An example of psoriasis on a person's arm across the elbow and forearm

What is Psoriasis?

Psoriasis is a chronic, non-contagious, skin condition in which skin cells grow too quickly, resulting in thick, white or red “plaques” of skin to form. In people without psoriasis, the skin cells grow gradually and flake off about every 4 weeks. As this occurs, new skin cells grow to replace the outer layers of skin as they shed. When an individual is afflicted with psoriasis, new skin cells move rapidly to the surface of the skin in days rather than weeks. This gives the appearance of the thick skin “plaques.” Plaques range in size, and most often appear on the knees, elbows, scalp, hands, feet, and lower back. Psoriasis can sometimes spread and lead to inflammation of the joints, which is referred to as psoriatic arthritis. Approximately 10-15% of people with psoriasis have psoriatic arthritis. Psoriasis is most common in adults, but can affect children as well.

The exact cause of psoriasis is unknown, but most doctors believe it occurs when the immune system overacts, causing inflammation and flaking of the skin. Approximately 30% of individuals with psoriasis have at least one member of the family with psoriasis as well. 


There is currently no known cure for psoriasis. However, there are many available treatment options. At the Institute of Dermatology & Aesthetics, Dr. Katsnelson will help you determine which method is best for you. Treatment aims to slow the rapid growth of skin cells and reduce inflammation.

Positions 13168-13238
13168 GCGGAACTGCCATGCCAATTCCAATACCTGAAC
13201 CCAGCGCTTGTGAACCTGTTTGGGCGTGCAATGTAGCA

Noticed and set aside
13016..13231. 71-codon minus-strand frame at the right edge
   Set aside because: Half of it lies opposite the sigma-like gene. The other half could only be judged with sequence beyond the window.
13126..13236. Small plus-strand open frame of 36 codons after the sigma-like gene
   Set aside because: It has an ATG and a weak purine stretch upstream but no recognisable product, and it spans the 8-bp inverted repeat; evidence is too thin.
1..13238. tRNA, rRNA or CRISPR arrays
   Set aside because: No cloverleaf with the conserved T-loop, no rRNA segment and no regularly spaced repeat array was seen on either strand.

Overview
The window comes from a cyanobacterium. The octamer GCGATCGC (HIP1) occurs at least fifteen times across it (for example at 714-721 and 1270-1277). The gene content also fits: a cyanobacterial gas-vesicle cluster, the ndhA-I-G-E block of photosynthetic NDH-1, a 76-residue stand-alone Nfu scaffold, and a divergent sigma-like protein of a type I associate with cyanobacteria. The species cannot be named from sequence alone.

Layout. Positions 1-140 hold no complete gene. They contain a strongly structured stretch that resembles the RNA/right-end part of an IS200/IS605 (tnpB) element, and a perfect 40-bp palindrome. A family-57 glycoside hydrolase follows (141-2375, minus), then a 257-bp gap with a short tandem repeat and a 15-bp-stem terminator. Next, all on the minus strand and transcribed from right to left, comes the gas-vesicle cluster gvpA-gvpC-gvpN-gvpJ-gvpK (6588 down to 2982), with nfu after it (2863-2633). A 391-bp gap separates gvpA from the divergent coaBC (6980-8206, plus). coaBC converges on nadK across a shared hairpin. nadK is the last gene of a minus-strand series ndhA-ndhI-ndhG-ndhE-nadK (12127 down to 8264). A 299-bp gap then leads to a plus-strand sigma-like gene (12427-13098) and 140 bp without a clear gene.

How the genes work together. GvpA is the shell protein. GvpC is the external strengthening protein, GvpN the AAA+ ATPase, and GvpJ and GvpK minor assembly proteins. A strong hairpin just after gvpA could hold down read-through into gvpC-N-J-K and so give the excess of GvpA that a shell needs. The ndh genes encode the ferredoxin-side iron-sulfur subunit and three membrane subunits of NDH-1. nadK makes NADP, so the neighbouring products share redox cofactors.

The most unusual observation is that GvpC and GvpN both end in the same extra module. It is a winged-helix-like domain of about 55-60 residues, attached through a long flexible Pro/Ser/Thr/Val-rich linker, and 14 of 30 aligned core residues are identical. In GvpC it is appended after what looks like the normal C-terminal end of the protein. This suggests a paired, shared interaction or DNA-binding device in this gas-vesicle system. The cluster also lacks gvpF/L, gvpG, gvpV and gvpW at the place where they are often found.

• Topical Medication:

    Treatment for mild psoriasis, or only a few plaques, is usually treated with prescription creams, ointments, solutions and lotions. Mild psoriasis of the scalp can be treated with prescription shampoos, solutions and oils.  Topical medications might include vitamin D compounds, corticosteroids, or retinoids.

  • Phototherapy:

    Another treatment for psoriasis is phototherapy. During phototherapy, the affected areas are briefly exposed to intense ultraviolet B light (UVB). UVB treatment is completed 2 to 3 times a week, and when used in combination with medicine such as calcipotriene, is quite effective. 

  • Oral Medication:

    When topical medications and phototherapy do not effectively treat moderate to severe psoriasis, an oral (by mouth) medication may be prescribed.  These drugs can have side effects, such as weakening the immune system, which is why they are generally reserved for more severe cases.

  • Biologics:

    Biologics are medications similar to the proteins made by the body. They block the harmful response of the body’s immune system that causes psoriasis. Biologics are an option for some patients who cannot use other treatments and have moderate to severe psoriasis. These drugs can have side effects, such as suppressing the immune system. Dr. Katsnelson will help determine if this is an option for treating your psoriasis.


There is no way to prevent psoriasis, but you may be able to reduce flare-ups and improve symptoms by abiding by the following guidelines:

  • Treat infections promptly. For example: Strep throat, in particular, can cause a type of psoriasis (guttate psoriasis) to appear suddenly, especially in children.
  • Try to minimize your stress level.  Stress can make psoriasis worse.
  • Follow gentle skin care instructions provided by Dr. Katsnelson.